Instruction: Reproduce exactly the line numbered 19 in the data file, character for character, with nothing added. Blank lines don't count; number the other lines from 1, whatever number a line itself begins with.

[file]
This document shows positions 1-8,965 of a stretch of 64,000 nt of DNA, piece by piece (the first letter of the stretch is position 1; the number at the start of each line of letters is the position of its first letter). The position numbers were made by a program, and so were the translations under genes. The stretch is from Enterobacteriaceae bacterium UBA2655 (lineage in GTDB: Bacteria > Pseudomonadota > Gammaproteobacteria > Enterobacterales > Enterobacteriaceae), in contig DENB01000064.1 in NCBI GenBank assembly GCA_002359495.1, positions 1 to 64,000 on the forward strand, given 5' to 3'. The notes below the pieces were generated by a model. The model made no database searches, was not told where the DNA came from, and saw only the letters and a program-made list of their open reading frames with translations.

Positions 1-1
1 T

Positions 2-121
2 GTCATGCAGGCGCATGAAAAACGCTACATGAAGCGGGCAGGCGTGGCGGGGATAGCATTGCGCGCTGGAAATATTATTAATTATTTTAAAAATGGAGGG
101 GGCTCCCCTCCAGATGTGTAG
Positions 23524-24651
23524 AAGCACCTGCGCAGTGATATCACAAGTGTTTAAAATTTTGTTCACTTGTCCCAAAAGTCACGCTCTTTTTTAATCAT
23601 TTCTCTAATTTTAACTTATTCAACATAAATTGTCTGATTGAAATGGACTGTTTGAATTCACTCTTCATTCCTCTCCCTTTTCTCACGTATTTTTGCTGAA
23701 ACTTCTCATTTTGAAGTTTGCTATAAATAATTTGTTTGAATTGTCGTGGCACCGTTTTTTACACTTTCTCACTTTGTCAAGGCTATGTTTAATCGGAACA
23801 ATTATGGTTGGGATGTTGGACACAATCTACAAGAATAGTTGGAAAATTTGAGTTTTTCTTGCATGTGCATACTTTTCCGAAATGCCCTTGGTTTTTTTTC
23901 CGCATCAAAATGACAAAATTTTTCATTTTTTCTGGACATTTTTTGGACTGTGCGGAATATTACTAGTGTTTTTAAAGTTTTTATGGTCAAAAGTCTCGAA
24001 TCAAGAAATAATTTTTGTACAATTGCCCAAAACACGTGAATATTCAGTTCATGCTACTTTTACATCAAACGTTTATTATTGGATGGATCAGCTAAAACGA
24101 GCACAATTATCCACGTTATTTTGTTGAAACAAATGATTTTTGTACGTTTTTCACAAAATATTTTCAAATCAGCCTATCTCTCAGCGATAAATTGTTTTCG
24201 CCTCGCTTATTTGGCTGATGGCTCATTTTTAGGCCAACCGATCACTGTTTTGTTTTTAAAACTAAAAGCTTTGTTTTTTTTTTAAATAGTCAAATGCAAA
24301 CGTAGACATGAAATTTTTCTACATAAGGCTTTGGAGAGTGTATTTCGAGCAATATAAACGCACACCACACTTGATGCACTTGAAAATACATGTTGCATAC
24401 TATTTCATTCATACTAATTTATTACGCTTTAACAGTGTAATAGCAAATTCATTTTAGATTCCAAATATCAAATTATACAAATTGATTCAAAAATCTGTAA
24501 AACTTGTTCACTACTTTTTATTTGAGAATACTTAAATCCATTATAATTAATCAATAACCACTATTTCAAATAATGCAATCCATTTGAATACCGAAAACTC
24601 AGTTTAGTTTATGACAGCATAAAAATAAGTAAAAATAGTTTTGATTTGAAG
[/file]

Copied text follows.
24601 AGTTTAGTTTATGACAGCATAAAAATAAGTAAAAATAGTTTTGATTTGAAG